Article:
tv Key Capitol Hill Hearings CSPAN September 1, 2015 11:10pm-12:01am EDT
presuming that they will change their behavior. that behavior did not change last weekend when they were chanting again, death to america. secretary kerry: chairman, with all due respect, we are not presuming any such thing. there is no presumption on what iran will or will not do. there was one objective, make sure they do not get a nuclear weapon. on the backside of that, we have a very robust initiative that will push back against their other activities. let me be very specific -- it authorizes u.s. sections on foreign persons that contribute to the proliferation of missiles, including efforts to develop or transfer them by any person or foreign country or proliferation concerned. that is just one of about four or five. secretary kerry: --
chairman: i am going to go to mr.engel. eliot engel: thank you, mr. chairman. i want to go back to 10 years. after the 15 years, they are a legitimized state. that means they can produce weapons grade enriched uranium without limitation. you can say they are already at that point now. why would we not try to negotiate a deal where they cannot have those things in 15 years. i also want to mention that a nuclear agreement does not whitewash the fact that iran continues to maintain a destabilizing sector in the region and continues to contribute to terrorism across the globe. the concern is that the funding
of terrorism will continue to affect them in a existential way. one of the issues i have had with this agreement was from day one, it limits to their nuclear program. with this agreement, how i look at it, the financing of terrorism will continue and could become much worse. the ride many in revolutionary guard corps could take advantage of any sanctions relief. simply put, money is fudgable. how specifically will we work with our allies to limit the windfall and to protect our allies like israel. the other issue i want to raise is, the lifting of the arms embargo and the sanctions, the chairman mentioned some of this. the sanctions around the missile program destabilizes the region. i was disappointed that the sanctions will be lifted. we had been told that the
iranian weapons transfers and the ballistic missile program were outside of the scope of the negotiations. in my opinion, the changes to the sanctions should have been outside the scope as well. that means when the arms embargo expires, iran will be able to legally ship weapons to president assad so he can continue to torture and kill his own people. how will u.s. sanctions work to address this issue? will the administration be open to further congressional sanctions on the ballistic missile program? the sanctions are not specifically mentioned in the jcpoa. with violations of the arms embargo be considered violations of the jcpoa. if iran were continue to ship weapons before the arms embargo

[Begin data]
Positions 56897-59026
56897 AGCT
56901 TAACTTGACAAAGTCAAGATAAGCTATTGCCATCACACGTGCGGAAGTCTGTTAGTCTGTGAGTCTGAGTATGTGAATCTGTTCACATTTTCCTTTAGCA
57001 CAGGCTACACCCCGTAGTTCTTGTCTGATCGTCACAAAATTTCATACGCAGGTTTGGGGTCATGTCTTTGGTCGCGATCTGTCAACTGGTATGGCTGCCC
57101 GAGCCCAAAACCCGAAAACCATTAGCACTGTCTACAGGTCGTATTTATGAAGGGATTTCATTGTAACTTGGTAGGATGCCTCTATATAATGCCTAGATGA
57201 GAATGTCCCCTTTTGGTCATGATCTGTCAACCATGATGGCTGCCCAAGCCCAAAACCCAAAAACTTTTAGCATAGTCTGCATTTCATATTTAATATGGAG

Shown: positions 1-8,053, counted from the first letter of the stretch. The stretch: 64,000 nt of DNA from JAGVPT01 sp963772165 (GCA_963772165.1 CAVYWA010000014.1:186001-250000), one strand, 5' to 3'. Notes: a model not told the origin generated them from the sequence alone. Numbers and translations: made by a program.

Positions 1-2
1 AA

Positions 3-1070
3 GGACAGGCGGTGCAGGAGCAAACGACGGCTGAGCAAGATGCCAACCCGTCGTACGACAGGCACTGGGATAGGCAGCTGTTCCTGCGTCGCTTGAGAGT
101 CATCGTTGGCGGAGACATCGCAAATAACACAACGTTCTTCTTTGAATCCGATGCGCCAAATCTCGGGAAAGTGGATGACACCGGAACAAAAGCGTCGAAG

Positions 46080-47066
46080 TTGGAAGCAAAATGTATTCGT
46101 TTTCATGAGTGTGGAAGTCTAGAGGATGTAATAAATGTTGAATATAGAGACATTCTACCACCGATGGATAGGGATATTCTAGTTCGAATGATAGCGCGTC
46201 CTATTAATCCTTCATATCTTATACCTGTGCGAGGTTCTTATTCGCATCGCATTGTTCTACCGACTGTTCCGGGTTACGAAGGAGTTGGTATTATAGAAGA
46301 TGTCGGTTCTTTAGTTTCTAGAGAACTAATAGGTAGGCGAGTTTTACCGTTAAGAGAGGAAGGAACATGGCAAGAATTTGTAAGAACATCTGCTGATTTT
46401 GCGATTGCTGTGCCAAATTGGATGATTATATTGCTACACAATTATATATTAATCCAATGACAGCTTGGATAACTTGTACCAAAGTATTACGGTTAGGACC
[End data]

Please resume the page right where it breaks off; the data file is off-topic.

expires, will they be in violation of the jcpoa? secretary kerry: there are so many questions in there. i want to answer every single one of them. let me try to take on the biggest ones, first of all. let me call to everybody's attention. the irgc opposes this agreement. they are not sitting there thinking they will get the whole world and be able to do what they want to do. they oppose this agreement, and talk to the intel community about that. they see themselves as losing the cover of the nuclear umbrella that they had hoped to have for their nefarious activities. there is nothing here to prevent us from pushing back against the irgc pushing forward.
congress and others, we are all free to work together to push back against the destabilizing activities. let me ask you a question. are they empowered more with a nuclear weapon, or stripped of that ability with a international agreement to have to live up to and then us coming in underneath with a whole set of other security arrangements and push back? the answer to that is crystal clear. you asked the question of what happens with respect to year 15. under the additional protocol in the modified code, please focus on what happens. there is not some sudden break off at the end of 15 years. they are under remarkable restraints, specifically, the comprehensive safeguards agreement that they have to negotiate with the iaea, which goes on forever. it provides the iaea with the